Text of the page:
We returned to Washington DC several days later, convinced that this had to be a top priority for the US and Russian governments – that is, the immediate security of these stockpiles and the timely elimination of them before they disappeared into the hands of subnational groups or individuals who wanted to do harm. Tragically, one year later we saw the Japanese terrorist group, Aum Shimrikyo, use sarin nerve agent, not dissimilar from the recent Syrian attacks, on the Tokyo subway, killing a dozen people and injuring some 12,000. This was clearly a wake-up call for preventing the Cold War chemical weapons arsenals from disappearing into the hands of terrorists.

Three years later, in 1997, the international Chemical Weapons Convention entered into force, and both the US and Russia, after very contentious ratification struggles in Washington and Moscow, were among the early signatories and ratifiers of the treaty.  The US by then had destroyed over 1,400 metric tons, 5% of its stockpile, but Russia had many other priorities. Fortunately, the US had the foresight to establish the Cooperative Threat Reduction (CTR or “Nunn-Lugar”) Program in the early 1990s to help Russia secure and destroy its nuclear, chemical, and biological weapons programs; I was pleased to have been a part of the creation of this $400-500 million annual program when I served on the Armed Services Committee, and we knew that it would be put to good use on chemical weapons destruction in Russia.

In addition to helping Russia begin its own chemical weapons destruction program, the US also agreed to have a new environmental organization chaired by Mikhail Gorbachev – Green Cross International – begin an effort to help facilitate Russia’s chemical weapons destruction program. We realized in the mid-1990s that Russia’s nuclear, chemical, and biological programs and stockpiles were so top-secret that any major demilitarization effort would take considerable public dialogue, facilitation, and mediation to be successful. So I was very fortunate, along with my Green Cross colleagues in our national affiliates in Russia and Switzerland, to begin a dedicated public outreach and facilitation process at every Russian chemical weapons stockpile.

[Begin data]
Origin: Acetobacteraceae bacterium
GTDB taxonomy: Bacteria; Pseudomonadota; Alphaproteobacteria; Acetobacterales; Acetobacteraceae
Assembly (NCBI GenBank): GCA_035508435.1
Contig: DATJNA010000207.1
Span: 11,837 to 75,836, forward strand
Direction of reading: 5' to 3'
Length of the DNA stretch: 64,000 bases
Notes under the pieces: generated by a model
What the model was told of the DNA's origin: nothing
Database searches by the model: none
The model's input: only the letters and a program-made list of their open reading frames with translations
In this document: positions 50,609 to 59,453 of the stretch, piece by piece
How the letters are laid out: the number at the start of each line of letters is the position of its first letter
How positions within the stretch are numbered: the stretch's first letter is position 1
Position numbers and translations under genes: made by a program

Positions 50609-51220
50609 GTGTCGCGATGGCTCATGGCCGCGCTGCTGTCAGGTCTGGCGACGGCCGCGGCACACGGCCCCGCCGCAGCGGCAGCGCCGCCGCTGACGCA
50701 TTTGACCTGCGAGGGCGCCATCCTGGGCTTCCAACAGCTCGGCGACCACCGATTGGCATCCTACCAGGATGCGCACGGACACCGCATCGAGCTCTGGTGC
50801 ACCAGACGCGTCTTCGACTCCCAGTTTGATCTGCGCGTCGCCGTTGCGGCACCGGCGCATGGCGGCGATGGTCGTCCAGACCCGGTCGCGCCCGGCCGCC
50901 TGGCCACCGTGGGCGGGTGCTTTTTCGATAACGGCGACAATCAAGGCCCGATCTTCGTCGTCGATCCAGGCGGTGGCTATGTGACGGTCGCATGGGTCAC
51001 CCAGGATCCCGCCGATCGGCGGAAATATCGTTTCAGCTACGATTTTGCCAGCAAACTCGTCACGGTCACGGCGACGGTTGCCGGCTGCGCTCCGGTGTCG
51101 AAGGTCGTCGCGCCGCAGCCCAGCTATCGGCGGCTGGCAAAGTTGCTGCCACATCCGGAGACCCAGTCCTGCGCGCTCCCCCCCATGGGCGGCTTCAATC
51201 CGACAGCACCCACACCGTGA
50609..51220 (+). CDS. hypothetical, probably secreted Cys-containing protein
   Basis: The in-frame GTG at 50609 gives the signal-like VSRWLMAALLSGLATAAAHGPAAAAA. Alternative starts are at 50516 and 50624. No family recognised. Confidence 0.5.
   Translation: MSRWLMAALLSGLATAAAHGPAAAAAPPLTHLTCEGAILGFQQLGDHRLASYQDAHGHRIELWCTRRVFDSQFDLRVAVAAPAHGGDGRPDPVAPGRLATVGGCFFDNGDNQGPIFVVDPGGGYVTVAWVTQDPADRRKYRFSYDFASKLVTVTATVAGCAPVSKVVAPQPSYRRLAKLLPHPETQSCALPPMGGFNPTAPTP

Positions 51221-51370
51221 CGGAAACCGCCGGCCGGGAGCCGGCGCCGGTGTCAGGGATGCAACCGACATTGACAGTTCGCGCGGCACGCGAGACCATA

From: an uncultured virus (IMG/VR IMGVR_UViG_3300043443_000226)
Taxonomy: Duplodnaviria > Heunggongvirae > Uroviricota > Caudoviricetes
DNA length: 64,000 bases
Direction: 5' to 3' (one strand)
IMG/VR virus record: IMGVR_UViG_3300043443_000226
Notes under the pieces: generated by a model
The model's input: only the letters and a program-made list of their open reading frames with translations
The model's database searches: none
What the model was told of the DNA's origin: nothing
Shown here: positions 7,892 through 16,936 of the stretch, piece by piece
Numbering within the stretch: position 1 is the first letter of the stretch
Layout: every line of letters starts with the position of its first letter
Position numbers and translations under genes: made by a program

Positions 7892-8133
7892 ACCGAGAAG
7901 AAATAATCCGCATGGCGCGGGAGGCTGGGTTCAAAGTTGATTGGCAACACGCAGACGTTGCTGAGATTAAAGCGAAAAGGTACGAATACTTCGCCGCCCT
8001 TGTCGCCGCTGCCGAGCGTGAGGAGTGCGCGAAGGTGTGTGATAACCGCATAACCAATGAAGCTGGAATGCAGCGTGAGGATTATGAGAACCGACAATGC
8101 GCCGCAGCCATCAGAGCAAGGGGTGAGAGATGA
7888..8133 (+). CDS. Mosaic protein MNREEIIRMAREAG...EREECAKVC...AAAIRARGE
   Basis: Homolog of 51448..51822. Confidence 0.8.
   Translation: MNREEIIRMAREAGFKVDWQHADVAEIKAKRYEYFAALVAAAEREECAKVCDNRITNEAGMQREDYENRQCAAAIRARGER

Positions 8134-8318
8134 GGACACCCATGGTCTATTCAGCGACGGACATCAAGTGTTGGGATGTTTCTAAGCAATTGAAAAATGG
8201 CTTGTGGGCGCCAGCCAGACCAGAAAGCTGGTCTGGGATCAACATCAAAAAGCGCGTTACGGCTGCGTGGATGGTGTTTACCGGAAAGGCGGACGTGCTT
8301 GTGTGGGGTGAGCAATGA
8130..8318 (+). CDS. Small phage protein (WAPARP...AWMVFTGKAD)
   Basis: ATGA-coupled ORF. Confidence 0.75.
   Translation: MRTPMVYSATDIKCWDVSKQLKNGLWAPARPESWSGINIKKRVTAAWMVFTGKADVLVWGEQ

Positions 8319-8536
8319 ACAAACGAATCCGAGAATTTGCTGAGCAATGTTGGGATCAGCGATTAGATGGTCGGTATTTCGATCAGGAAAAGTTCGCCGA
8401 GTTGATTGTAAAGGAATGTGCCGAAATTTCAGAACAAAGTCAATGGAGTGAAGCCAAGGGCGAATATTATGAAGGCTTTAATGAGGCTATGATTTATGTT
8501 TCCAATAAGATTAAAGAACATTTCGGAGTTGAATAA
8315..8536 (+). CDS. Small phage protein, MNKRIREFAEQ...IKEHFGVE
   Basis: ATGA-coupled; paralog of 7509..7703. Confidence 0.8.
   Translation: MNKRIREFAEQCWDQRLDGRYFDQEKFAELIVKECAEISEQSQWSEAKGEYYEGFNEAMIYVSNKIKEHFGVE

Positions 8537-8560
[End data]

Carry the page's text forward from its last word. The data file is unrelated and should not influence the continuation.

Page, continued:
At the same time we also proposed a development and evaluation effort in the United States to investigate non-incineration technologies for destroying chemical weapons. The US Army, with the support of the National Academy of Sciences, had naively proposed that incinerators be built at all nine US chemical weapons stockpiles, and were shocked when there was public opposition to the burning of VX and other deadly nerve agents upwind of their children’s schools and homes.

I helped to draft the legislation for the so-called Assembled Chemicals Weapons Assessment (ACWA) Program to look at alternative technologies for safe and timely chemical weapons destruction. We were able to pass an initial appropriation for $60 million for this in the mid-1990s, against the wishes of the US Army, and today four of the nine US stockpile sites have used, or will use, neutralisation rather than incineration for destruction of their chemical weapons stockpiles.

By 2002, Russia had improved security at two of its seven chemical weapon stockpile sites – Shchuch’ye and Kizner – which together held over 11,000 metric tons of nerve agents in over four million portable artillery shells. And, with the help of Germany, Russia began operating its first destruction facility to neutralize lewisite, an old blister agent, at Gorny in the Saratov Oblast. Russia had declared 40,000 metric tons of chemical agents, still a third larger than the US stockpile. The year, 2002, was also an historic year because it was then that a dozen or more additional countries came together at Kananaskis, Canada, with the leadership of Canada and the US, to establish the G-8 Global Partnership Against the Spread of Weapons and Materials of Mass Destruction, otherwise known simply as the “Global Partnership.”  This group, which today consists of two dozen countries, pledged $20 billion over a decade to help Russia destroy its nuclear and chemical weapons.  The Global Partnership, with which we have worked closely for many years now, has been essential to the success of Russia’s chemical weapons destruction program to date, providing well over $2 billion in support since 2002.